Tired after a long day? Craving something fancy but not up for hours in the kitchen? Say hello to our shrimp Francese recipe – your new go-to for a stress-free weeknight dinner! Plump shrimp, a light and crispy coating, and a zesty lemony sauce come together in a snap!
Shrimp Francese, also known as shrimp Française, is a variation of a dish that originates from Italian-American cuisine. The most popular version is made with chicken cutlets, which I will share on the site soon! This dish consists of shrimp that are coated in an egg batter, pan-fried, and served in a lemon-butter sauce. It's characterized by its light and tangy flavors.
Table of Contents
- Large eggs.
- Freshly ground pepper. I recommend using freshly ground pepper in all recipes that require it, as its flavor is much better when freshly ground. However, if pre-ground pepper is your only option, it's still okay. Feel free to customize the amount of pepper and salt based on your personal taste.
- All purpose flour. You can sub whatever flour you have on hand.
- Jumbo shrimp. For the best results, opt for jumbo shrimp in this recipe, averaging 16 to 18 shrimp per pound. Make each piece is peeled and deveined. Personally, I prefer using thawed frozen shrimp that's been pre-deveined, and I remove the tails before cooking. Dealing with tails while eating can be quite a hassle, and I find it more enjoyable to have them off from the start!
- Butter. I went with salted butter, but if you prefer unsalted, you can switch and tweak the added salt. This recipe pairs butter and olive oil for a flavor boost, as you'll be creating a pan sauce from the tasty browned bits after cooking the shrimp.
- Olive oil.
- Garlic. Freshly minced. Go for fresh garlic and chop it up with a sharp chef's knife. It's better than the pre-minced jar kind – the taste is more authentic and delightful. Aim for pieces slightly smaller than uncooked short grain rice.
- Chicken broth. I went with chicken broth since it's my usual go-to. But vegetable or seafood broth will work just as well.
- Lemon juice. Freshly squeezed. The juice from one large lemon or two small ones should do. For extra zesty kick, go for two full tablespoons. I tried less juice, and it tasted a bit plain. But my husband liked it that way. So, choose the amount you like best.
- White cooking wine. Salted. I usually have salted white cooking wine in my pantry, which I use for recipes that call for white wine. Swap in any dry white wine, such as chardonnay, but you might need a touch more salt if you do.
- Fresh parsley.
See recipe card for quantities.
Step 11. Transfer the shrimp to a serving dish, pour the remaining sauce over the shrimp. Garnish with chopped fresh parsley, if desired.
- Herb Infusion: Before dipping the shrimp in the batter, try adding a touch of finely chopped fresh herbs like parsley, chives, or thyme. This can add a hint of freshness to the dish.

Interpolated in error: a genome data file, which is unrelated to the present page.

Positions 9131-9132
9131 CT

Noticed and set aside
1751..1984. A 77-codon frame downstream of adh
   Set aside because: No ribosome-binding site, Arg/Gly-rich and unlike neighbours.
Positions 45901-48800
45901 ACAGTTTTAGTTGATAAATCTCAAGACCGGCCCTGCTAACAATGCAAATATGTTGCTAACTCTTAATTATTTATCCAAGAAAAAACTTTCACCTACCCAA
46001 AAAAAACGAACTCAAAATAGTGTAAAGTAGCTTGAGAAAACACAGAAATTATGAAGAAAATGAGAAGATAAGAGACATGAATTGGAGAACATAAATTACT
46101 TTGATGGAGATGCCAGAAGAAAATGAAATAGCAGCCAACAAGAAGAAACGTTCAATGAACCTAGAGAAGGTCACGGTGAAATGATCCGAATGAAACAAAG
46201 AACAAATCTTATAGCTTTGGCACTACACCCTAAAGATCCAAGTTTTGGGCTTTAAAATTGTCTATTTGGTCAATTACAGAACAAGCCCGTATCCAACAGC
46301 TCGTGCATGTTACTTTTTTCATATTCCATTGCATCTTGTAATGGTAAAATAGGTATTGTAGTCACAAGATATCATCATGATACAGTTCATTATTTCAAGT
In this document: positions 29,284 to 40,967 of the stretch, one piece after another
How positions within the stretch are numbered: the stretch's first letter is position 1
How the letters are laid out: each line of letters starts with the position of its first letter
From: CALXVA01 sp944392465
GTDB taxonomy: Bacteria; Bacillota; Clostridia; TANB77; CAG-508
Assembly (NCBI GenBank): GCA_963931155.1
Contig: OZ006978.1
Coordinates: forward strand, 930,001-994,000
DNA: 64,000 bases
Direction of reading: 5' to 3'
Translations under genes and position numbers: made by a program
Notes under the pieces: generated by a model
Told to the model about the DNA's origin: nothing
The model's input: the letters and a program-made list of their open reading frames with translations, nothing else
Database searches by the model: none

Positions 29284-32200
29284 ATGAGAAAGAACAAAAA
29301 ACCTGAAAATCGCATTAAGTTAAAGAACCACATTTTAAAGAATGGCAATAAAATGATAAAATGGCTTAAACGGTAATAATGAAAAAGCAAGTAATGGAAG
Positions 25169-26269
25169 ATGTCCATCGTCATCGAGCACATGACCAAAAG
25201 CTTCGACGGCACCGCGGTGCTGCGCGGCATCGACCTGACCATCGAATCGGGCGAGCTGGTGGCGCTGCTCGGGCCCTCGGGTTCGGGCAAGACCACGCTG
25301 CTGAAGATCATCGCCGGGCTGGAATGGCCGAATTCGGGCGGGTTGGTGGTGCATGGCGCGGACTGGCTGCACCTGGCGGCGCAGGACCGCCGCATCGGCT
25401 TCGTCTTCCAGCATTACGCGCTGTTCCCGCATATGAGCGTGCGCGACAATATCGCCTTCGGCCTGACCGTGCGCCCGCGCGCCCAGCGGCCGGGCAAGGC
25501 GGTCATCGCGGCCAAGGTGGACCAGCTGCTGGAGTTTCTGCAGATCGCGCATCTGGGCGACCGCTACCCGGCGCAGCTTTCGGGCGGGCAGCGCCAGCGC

- Citrus Zest: To boost the lemon flavor, grate a small amount of lemon zest into the batter for a burst of citrus fragrance that complements the lemony flavors.
- Parmesan Crust: Mix some grated Parmesan cheese into the batter for a subtle cheesy crust that adds depth to the dish.
- Spicy: Add a pinch of red pepper flakes to the batter or the sauce to give the dish a mild spicy kick.
- Capellini Pasta: Serve the shrimp and sauce over angel hair pasta (capellini) for a delicate and elegant twist on the classic.
You won't need any fancy equipment to make this recipe. I used my trusty Le Creuset 12 inch non-stick pan. A non-stick skillet works well for cooking the shrimp Francese, as it helps prevent the delicate breading from sticking to the pan and ensures even cooking.
I cooked the shrimp on a gas stove. If you are using an electric or induction stove, you may need to adjust the temperature and cooking time.
All of the equipment I used to make this recipe are linked in the recipe card below.
While the dish is best enjoyed freshly cooked, you can store leftovers in an airtight container in your fridge for a few days. Reheat it gently over low heat to prevent the shrimp from becoming tough. However, the breading might not remain as crispy upon reheating.
- Don't overcook. Be careful to not overcook the shrimp. Two to three minutes per side initially and then no longer than a minute after you return the shrimp to the sauce. Overcooking can cause the shrimp to become tough and rubbery.
- Oil temperature. Make sure that the oil is the right temperature before adding the shrimp. Drop a small pinch of the breading mixture into the oil. If it sizzles and starts browning within a few seconds, the oil is likely ready for frying.
- Don't overcrowd the pan. Overcrowding the pan can cause the oil temperature to drop and the shrimp to stick together. You should place them in the pan in a single layer. If your pan cannot accommodate them all at once, cook in batches.